2006: The year of desktop Linux?

With a Windows Vista upgrade looming, agencies may want to see which Linux flavors are up to the task.

Dell Inc. sells a lot of computers. Some even have Linux on them. But it won't do for its Linux users what it does for its Microsoft Windows customers'fully support them across a complete line of Dell PCs. That's because, according to Michael Dell himself, there are too many flavors of Linux out there. Which should the company support? If it gets behind Ubuntu, for instance, rabid Xandros fans might be up in arms.

The law of unintended (or maybe intended?) consequences applies in spades to open-source operating systems. Open source drives innovation and choice, but too much choice drives enterprises back into the arms of what they know best'namely Windows.

But that could be changing. For one thing, if ever there was a time for agencies to think about the operating system they deploy on their client systems, it's now. That's because Windows Vista is on the horizon, complete with steep hardware requirements and confusing upgrade pricing. So chances are you have an OS upgrade in your near-term plans. The question is, which OS will it be?

In addition, enterprise-class desktop Linux distributions are here. We're not talking about free, downloadable OSes anymore. These are tightly integrated packages with high-end security features, centrally managed and backed by reputable vendors such as Novell and Red Hat. Some are ready for enterprise deployment; some not so much.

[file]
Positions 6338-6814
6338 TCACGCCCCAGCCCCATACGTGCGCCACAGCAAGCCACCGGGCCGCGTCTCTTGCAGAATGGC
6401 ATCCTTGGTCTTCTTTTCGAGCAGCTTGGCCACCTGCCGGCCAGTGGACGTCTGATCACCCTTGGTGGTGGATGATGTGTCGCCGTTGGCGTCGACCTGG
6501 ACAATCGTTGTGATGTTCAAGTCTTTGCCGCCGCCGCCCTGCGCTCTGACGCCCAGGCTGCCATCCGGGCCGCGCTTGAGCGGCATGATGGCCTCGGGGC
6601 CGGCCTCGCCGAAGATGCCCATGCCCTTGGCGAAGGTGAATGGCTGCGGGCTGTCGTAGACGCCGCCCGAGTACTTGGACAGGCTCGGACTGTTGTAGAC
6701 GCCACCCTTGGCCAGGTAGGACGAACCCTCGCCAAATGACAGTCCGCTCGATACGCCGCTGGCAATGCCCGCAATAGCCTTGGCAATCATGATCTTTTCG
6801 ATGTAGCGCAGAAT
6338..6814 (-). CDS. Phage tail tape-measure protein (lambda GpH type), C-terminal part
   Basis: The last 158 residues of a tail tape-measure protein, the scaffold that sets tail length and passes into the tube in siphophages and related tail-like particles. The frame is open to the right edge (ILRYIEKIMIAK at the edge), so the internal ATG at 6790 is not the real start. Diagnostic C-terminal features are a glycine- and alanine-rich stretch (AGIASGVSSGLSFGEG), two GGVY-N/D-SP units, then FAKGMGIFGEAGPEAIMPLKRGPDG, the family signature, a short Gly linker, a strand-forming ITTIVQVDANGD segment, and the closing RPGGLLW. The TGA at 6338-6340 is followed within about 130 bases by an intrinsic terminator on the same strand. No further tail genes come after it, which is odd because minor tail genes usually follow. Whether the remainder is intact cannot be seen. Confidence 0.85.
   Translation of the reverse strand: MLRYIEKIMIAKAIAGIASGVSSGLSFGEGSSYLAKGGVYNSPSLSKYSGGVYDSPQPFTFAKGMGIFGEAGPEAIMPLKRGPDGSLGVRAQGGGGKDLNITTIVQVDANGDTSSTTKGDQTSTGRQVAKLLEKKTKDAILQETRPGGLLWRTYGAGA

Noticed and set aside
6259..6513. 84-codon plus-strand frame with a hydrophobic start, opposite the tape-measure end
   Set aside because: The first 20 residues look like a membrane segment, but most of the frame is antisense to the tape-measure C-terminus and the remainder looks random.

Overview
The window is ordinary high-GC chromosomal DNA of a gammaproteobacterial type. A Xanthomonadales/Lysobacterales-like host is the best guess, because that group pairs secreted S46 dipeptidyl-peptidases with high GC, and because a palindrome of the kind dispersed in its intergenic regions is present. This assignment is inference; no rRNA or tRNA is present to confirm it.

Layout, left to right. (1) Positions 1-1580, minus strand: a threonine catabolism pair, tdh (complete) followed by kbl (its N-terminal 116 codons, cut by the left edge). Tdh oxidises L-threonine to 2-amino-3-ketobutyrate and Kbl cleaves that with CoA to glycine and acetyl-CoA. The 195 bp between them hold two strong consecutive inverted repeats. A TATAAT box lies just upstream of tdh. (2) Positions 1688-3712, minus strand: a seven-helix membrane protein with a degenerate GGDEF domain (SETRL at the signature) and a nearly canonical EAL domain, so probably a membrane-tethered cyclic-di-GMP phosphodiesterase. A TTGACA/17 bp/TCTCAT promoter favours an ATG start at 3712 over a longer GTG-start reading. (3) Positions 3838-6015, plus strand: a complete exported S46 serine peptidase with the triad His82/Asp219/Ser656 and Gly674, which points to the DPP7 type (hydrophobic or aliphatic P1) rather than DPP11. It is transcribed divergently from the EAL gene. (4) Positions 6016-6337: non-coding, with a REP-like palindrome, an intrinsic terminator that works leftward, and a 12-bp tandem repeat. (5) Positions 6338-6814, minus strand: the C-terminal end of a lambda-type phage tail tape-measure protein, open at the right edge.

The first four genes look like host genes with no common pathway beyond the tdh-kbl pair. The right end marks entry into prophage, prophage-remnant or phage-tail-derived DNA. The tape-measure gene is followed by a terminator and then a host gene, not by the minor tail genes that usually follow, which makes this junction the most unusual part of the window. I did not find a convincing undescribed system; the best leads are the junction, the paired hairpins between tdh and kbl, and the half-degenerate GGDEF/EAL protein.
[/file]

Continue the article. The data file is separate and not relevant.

The GCN Lab pulled together the latest versions of several desktop Linux distributions to determine not only which was our favorite, but also to gauge what might be required to integrate these systems into an existing environment. We wanted to know how easy these OSes were to set up and configure for top security; whether they'd play nicely with existing peripherals; and how they'd communicate with Windows networks.

As has been the case for years now, moving to Linux is not always a smooth transition. Still, certain distributions'Red Hat, Novell SUSE and Xandros'have developed into true Windows alternatives. Not coincidentally, they're also Linux distributions you pay for in order to gain enterprise-class functionality and support.

It's too early to say whether one of these is better then Windows Vista, which admittedly shows great promise. But we think it's exciting that today agencies can look at a handful of desktop operating systems and judge them based on their needs and infrastructures.


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